As part of the action plan laid out in his Strategy 2013-2014 to provide guidance to the EU administration, the European Data Protection Supervisor (EDPS) has published Guidelines on the Rights of Individuals with Regard to the Processing of Personal Data.
Assistant EDPS Giovanni Buttarelli said: “EU institutions and bodies are accountable for compliance with data protection rules and our objective is to promote a data-protection culture amongst them to help implement this obligation. The Guidelines contribute to this strategic objective and will help to build awareness that data protection as a fundamental right is a vital part of good public policy and administration.”
The Guidelines are addressed to all services within the EU administration that process personal data. They also aim to guide data-protection officers, data-protection co-ordinators and staff representatives, as well anyone whose personal data will be handled by the institutions, such as EU staff or recipients of EU grants and the general public.
The EDPS Factsheet 1: Your personal information and the EU administration: What are your rights? contains a brief summary of these rights and how to exercise them.
While the EDPS Guidelines have been developed for the EU institutions and bodies, they may offer valuable general guidance on fundamental rights for other public sector bodies. For instance, the Guidelines highlight the delicate balance that the EDPS strikes between the rights of individuals whose personal information is processed and the rights and freedoms of others, such as whistle blowers or informants, who also need to be protected.
The content of the Guidelines is based on our positions in the area of data subjects’ rights, as developed in a series of EDPS Opinions on EU data processing operations. The Guidelines describe our positions and recommendations on the relevant principles of Regulation 45/2001 and provide information on current best practice and other pertinent issues. For example, they highlight the broad concept of personal data under the Regulation, according to which personal data refers to much more than just the name of a particular individual.
Articles 41(2) and 46(d) of Regulation (EC) No 45/2001 on the protection of individuals with regard to the processing of personal data by the Community institutions and bodies and on the free movement of such data confer the power on the European Data Protection Supervisor (the ‘EDPS’) to issue Guidelines. Sections 5 (‘Rights of the Data Subject’) and 6 (‘Exemptions and Restrictions’) of Regulation (EC) 45/2001 stipulate various rights of individuals as regards the processing of their personal data by the EU administration – as well as certain exceptions applicable to these rights.
Personal information or data: Any information relating to an identified or identifiable natural (living) person. Examples include names, dates of birth, photographs, e‑mail addresses and telephone numbers. Other details such as health data, data used for evaluation purposes and traffic data on the use of telephone, email or internet are also considered personal data.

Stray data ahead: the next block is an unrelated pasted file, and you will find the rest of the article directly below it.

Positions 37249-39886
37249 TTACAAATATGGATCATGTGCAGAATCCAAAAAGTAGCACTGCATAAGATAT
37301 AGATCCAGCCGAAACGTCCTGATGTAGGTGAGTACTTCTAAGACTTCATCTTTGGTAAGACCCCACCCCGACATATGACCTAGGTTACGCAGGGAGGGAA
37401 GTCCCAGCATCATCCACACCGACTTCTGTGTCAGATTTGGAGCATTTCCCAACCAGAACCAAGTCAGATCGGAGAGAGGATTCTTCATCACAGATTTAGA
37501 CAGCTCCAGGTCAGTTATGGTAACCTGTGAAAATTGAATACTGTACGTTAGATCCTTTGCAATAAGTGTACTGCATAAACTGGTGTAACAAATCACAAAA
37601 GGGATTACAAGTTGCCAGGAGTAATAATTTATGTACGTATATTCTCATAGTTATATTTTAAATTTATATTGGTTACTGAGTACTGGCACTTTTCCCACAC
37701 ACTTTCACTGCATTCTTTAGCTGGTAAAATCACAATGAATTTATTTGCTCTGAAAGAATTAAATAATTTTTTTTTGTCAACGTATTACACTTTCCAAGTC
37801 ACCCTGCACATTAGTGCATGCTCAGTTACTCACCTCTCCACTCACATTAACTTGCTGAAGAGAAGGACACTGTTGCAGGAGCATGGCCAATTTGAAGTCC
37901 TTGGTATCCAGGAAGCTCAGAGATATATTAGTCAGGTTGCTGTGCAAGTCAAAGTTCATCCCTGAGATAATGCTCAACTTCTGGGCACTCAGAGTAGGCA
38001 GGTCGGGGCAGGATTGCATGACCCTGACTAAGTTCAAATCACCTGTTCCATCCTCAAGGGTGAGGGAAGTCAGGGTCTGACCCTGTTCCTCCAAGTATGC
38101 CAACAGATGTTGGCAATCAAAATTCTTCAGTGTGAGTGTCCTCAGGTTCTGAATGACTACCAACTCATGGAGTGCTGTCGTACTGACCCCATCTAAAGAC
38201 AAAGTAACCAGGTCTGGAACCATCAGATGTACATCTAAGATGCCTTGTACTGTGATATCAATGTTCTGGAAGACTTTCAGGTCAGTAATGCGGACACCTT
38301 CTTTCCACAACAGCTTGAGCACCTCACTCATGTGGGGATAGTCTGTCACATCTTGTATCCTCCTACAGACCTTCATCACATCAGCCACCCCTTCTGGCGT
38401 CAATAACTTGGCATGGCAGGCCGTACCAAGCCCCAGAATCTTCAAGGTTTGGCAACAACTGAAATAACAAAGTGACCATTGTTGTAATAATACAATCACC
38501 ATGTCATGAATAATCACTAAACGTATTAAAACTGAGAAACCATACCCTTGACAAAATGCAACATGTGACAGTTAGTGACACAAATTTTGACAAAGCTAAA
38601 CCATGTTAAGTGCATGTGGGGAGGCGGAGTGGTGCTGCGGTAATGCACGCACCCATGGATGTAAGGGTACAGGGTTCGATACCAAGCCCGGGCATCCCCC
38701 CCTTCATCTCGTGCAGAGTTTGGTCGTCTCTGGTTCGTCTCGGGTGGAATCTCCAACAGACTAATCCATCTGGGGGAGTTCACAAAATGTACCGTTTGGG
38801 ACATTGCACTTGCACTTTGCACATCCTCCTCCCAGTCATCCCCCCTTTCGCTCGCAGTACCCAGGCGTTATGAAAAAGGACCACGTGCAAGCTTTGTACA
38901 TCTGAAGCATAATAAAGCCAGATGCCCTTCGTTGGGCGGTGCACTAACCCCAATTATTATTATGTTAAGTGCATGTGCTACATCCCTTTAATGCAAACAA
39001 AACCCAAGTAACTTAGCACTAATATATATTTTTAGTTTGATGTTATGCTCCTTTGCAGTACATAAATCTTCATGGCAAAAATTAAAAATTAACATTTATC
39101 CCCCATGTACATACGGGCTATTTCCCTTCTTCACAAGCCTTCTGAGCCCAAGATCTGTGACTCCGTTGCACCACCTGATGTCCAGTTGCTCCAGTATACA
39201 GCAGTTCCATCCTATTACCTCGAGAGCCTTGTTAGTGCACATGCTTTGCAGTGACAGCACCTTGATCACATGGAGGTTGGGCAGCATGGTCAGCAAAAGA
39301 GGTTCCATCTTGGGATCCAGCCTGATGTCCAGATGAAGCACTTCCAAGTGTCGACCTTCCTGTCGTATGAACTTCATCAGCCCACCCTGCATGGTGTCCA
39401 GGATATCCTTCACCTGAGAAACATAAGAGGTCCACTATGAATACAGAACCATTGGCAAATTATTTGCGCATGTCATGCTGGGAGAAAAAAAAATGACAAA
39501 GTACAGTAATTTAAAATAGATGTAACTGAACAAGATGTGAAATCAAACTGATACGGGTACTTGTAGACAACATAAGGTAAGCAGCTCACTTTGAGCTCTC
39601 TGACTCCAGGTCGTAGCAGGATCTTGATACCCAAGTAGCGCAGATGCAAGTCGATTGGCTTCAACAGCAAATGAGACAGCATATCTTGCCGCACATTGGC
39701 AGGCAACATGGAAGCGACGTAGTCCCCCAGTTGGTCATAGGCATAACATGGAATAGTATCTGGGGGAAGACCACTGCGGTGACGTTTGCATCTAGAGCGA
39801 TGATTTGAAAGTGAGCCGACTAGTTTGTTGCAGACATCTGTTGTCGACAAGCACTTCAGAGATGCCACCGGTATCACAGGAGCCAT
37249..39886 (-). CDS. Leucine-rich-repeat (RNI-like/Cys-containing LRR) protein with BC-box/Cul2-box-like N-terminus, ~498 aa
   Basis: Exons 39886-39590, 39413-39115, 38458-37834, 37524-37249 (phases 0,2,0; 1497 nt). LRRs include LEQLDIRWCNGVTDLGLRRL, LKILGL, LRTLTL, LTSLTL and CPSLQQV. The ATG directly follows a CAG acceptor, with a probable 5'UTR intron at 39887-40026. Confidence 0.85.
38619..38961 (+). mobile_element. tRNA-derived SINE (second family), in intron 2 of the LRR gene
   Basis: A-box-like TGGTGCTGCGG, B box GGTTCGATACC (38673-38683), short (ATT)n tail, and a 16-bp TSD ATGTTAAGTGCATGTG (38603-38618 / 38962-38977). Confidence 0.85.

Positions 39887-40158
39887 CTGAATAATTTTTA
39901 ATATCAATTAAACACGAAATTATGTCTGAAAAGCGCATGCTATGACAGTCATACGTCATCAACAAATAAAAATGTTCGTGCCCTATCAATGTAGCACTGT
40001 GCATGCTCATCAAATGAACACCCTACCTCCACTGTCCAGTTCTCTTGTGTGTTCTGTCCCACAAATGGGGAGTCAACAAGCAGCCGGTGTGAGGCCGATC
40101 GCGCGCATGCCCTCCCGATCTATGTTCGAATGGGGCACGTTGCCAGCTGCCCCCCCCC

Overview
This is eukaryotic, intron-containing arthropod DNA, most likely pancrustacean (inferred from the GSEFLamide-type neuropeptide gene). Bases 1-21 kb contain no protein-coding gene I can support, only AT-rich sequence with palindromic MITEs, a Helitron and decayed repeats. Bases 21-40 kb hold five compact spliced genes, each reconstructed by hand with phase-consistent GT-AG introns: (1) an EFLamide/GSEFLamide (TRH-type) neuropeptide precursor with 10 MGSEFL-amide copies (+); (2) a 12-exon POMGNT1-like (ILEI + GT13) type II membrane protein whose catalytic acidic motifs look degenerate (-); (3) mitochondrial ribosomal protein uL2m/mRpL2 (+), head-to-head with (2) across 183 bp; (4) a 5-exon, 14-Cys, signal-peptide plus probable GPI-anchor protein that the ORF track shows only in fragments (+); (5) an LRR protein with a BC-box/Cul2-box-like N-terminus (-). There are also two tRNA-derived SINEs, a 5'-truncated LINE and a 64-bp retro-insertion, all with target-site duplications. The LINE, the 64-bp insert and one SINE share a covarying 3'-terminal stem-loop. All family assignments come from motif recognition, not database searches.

Privacy: The right of an individual to be left alone and in control of information about his or herself.
The right to privacy or private life is enshrined in the Universal Declaration of Human Rights (Article 12), the European Convention of Human Rights (Article 8) and the European Charter of Fundamental Rights (Article 7). The Charter also contains an explicit right to the protection of personal data (Article 8).
EU institutions and bodies/EU administration: All institutions, bodies, offices or agencies operating for the European Union (e.g. European Commission, European Parliament, Council of the
European Union, European Central Bank, specialised and decentralized EU agencies).
Accountability: Under the accountability principle, EU institutions and bodies should put in place all those internal mechanisms and control systems that are required to ensure compliance with their data protection obligations and should be able to demonstrate such compliance to supervisory authorities such as the EDPS.
Processing of personal data: According to Article 2(b) of Regulation (EC) No 45/2001, processing of personal data refers to “any operation or set of operations which is performed upon personal data, whether or not by automatic means, such as collection, recording, organisation, storage, adaptation or alteration, retrieval, consultation, use, disclosure by transmission, dissemination or otherwise making available, alignment or combination, blocking, erasure or destruction.”
Personal data may be processed in many activities which relate to the professional life of a data subject. Examples from within the EU institutions and bodies include: the procedures relating to staff appraisals and to the billing of an office phone number, lists of participants at a meeting, the handling of disciplinary and medical files, as well as compiling and making available on-line a list of officials and their respective field of responsibilities.
Personal data relating to other natural persons than staff may also be processed. Such examples may concern visitors, contractors, petitioners, etc.
The EDPS Strategy 2013-2014 can be found on the EDPS website.
The European Data Protection Supervisor (EDPS) is an independent supervisory authority devoted to protecting personal data and privacy and promoting good practice in the EU institutions and bodies. He does so by:
- Monitoring the EU administration’s processing of personal data;
- advising on policies and legislation that affect privacy, and;
- co-operating with similar authorities to ensure consistent data protection.